Get Ready for the Big Bounce

The S&P 500 index and Dow Jones Industrial Average have sold off into deep support levels that should generate high-percentage bounces and opportune profits for highly skilled traders and investors. This will also mark an extremely dangerous period for novices and armchair technicians because it will be easy to get caught on the wrong side of the tape and get stuck with significant losses. So, if you’re not up to the task, get your finger off the “buy” or “sell” button and stay cozy on the sidelines.

Covering short sellers generate most of the firepower during the first bounce after a major decline, with vertical upside that can fizzle out at any time. However, skilled market players often identify reliable targets for these volatile events through intraday patterns. Specifically, markets tend to resist further upside once the S&P 500 and Nasdaq 100 futures contracts reach 50- or 200-bar exponential moving averages (EMAs) on hourly charts.

The vast majority of market players miss the first bounce trade because the prior decline builds extreme fear that is reinforced by plunging profit and loss statements. Simply stated, if you’re a deer in the headlights when the reversal finally comes, chances are that you were over-leveraged during the prior rally. The absolute worst thing you can do in this type of scenario is to double down and try to play catch-up, seeking to win back your losses.

An especially graphic market saying warns that “bulls and bears make money while pigs get slaughtered.” That’s good to keep in mind in the next few weeks because volatile price action will produce a few fantastic trading opportunities while setting dangerous traps for the majority. The best thing to do during this period is follow your skill set rigidly, even if that means sitting on your hands and waiting for the market to bottom out.

SPY Short-Term Chart (2019 – 2020)


The SPDR S&P 500 ETF Trust (SPY) is set to open Thursday’s session right at the 200-day EMA near $307.50. Look back on price action in the past 12 months, and you’ll see four major tests and reversals at this deep support level. None unfolded through a simple U-turn, except for the March 2018 bounce, and the current downturn started from a much greater height. These analogs predict that the S&P 500 will reverse soon, but high volatility around moving average support could generate whipsaws before the start of a sizable short squeeze.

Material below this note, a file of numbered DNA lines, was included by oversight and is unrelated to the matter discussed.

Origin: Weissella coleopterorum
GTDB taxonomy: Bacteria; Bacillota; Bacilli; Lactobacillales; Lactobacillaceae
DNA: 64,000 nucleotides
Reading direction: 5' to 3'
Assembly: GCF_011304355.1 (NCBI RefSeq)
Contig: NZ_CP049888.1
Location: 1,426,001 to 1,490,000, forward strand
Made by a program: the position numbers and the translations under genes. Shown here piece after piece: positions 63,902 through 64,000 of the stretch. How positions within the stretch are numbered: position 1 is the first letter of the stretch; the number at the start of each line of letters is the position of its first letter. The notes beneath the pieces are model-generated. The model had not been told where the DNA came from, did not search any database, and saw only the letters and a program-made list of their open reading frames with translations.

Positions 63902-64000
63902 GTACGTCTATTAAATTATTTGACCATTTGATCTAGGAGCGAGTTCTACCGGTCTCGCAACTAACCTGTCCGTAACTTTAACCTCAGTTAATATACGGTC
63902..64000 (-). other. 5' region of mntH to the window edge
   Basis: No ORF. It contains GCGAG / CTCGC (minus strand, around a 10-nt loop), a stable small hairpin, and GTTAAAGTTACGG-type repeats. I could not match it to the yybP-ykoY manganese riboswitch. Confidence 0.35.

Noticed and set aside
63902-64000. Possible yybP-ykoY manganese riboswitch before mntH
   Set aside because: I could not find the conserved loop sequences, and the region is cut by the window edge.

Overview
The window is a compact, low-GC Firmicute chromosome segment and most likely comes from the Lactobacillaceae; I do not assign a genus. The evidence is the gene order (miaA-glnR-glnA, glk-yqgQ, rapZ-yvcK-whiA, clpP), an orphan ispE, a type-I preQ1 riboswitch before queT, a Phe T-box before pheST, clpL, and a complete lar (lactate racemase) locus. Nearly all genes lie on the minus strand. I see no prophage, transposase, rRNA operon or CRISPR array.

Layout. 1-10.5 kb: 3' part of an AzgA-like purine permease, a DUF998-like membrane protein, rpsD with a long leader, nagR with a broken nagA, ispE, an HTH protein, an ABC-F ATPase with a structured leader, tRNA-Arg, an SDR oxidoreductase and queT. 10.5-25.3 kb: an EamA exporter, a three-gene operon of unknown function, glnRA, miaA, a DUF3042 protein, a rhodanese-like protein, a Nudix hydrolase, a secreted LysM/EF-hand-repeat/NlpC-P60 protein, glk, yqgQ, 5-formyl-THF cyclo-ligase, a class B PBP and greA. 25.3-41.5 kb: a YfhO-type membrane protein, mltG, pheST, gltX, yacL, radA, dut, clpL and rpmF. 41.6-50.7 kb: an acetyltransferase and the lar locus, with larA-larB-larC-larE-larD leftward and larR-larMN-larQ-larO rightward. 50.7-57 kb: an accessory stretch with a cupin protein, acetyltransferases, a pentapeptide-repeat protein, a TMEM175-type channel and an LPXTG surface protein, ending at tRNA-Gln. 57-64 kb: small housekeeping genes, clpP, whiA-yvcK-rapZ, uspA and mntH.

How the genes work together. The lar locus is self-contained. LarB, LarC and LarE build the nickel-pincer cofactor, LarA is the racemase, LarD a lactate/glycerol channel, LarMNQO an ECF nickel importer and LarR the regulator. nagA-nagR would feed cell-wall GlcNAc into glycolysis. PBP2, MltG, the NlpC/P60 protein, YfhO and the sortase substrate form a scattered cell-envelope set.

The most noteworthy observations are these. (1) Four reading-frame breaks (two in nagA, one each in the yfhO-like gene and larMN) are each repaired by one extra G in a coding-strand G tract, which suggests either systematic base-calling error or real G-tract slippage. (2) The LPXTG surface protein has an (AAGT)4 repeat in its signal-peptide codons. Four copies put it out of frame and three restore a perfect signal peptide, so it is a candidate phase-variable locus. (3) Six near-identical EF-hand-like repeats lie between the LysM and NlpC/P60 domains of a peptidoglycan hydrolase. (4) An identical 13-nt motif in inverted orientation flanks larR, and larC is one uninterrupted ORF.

Sell-offs in May, August, and October broke 50-day EMA support before reaching the 200-day EMA, just like the current event. That blue line marks a major barrier for a first bounce and an obvious upside target when bulls retake control of the ticker tape. This level should also align with a key Fibonacci retracement on the hourly chart, but that can’t be drawn yet because we don’t know where this selling wave will finally end.

Note how quickly bounces reached 50-day EMA resistance during those events. This happens frequently after a series of failed rally days because the majority is looking for another failure and gets caught off-guard by the unexpectedly strong close. It’s also a major trap because the green glow attracts a large supply of weak-handed market players who think they’ve just heard the “all-clear signal.” As a result, odds for a bull trap in the following session are extremely high because those lazy positions need to get punished.

It’s equally difficult to trade profitably into a large-scale recovery wave. Impatience is a major obstacle after the first bounce, as illustrated in the August sell-off. While it took just one or two days to reach 50-day EMA resistance during that event, a breakout above that level required sitting through nearly four weeks of whipsaws and reversals. And, as we discovered in the fourth quarter of 2019, the 200-day EMA doesn’t automatically end selling pressure, and loading up too early can destroy an investment account.

The Bottom Line

Major benchmarks are at or near deep support levels that should yield high-percentage bounces in coming sessions.

Disclosure: The author held no positions in the aforementioned securities at the time of publication.

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